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Personal Philosophies Of An Occupational Therapist

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Most of my professional life to date has focused on working with people with disabilities and in helping them identify and achieve their goals. As an occupational therapist, I had coursework in psychology, but no formal training in counseling. My ability to help my patients reach their highest potential really depended on my professional relationship, or what as therapists we referred to as “therapeutic use of self”. I certainly learned and used specific techniques and assessments over the years to help me achieve better outcomes, but never identified with any specific theory as the framework of my interactions. I recognize there were times when my personality and my skills were a great match and other times when I felt like I just couldn’t figure out the right approach. Thankfully for much of my career, I worked with an interdisciplinary team that included some very skilled psychologists, so I always had the ability to consult.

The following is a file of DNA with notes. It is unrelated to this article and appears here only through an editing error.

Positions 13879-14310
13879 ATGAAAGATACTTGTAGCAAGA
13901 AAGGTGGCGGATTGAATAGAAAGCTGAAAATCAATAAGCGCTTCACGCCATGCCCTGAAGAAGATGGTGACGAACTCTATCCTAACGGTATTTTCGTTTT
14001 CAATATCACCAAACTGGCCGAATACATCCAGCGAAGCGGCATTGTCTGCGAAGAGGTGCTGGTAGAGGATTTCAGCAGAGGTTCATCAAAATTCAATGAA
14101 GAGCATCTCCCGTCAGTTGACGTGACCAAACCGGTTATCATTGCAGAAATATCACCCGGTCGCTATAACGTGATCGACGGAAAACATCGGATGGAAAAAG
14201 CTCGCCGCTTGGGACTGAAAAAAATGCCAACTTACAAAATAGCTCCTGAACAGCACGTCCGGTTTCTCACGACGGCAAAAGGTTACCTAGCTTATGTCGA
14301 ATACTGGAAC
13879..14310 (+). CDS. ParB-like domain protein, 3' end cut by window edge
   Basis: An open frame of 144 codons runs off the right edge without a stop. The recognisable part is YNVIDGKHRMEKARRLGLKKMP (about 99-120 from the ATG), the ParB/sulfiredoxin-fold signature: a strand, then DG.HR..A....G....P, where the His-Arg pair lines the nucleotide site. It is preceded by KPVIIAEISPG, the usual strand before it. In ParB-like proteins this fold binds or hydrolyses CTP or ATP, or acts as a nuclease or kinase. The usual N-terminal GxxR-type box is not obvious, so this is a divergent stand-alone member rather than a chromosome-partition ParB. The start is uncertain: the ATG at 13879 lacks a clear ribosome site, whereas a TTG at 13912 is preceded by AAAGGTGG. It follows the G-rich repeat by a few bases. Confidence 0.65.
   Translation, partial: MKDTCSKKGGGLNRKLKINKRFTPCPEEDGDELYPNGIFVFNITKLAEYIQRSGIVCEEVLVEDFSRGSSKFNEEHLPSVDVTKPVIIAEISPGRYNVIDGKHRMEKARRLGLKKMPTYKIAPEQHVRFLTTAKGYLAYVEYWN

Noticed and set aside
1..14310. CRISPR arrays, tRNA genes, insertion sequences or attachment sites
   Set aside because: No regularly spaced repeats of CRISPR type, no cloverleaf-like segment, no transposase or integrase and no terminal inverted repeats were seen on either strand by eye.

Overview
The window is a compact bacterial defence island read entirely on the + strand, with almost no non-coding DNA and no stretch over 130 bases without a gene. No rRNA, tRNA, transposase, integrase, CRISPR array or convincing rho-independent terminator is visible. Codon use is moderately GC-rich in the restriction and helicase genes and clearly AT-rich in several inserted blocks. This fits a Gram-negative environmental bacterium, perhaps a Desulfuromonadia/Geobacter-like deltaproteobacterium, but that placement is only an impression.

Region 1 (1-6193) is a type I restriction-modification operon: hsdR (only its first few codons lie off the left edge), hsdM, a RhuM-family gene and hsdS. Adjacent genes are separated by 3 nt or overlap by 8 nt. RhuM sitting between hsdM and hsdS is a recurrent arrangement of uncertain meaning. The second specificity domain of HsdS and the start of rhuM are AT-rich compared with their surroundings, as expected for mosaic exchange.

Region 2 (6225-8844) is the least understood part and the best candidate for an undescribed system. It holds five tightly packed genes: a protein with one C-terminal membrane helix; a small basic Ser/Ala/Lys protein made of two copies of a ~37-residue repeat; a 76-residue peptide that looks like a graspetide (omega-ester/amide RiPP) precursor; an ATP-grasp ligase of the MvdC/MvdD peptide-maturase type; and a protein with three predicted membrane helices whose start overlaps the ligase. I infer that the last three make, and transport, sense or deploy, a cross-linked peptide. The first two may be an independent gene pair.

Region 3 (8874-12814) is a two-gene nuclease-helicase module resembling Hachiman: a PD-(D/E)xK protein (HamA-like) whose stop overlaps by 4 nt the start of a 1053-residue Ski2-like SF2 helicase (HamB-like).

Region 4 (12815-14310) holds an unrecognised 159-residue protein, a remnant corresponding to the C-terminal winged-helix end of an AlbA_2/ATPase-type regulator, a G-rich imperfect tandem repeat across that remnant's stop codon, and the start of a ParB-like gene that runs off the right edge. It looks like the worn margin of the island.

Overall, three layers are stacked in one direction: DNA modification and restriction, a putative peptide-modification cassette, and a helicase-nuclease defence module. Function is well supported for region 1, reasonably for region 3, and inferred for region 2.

Based on my past experience and a review of this week’s reading, I believe the theories that best fit with my personal philosophies are the Person-centered therapy and Existential therapy. As Experiential and Relationship-Oriented Therapies, these theories share some key concepts that really fit with how I see my role in the therapeutic relationship and what I believe about personal power and change.

Both of the selected theories place high importance on the relationship between the counselor and client. Given that research indicates
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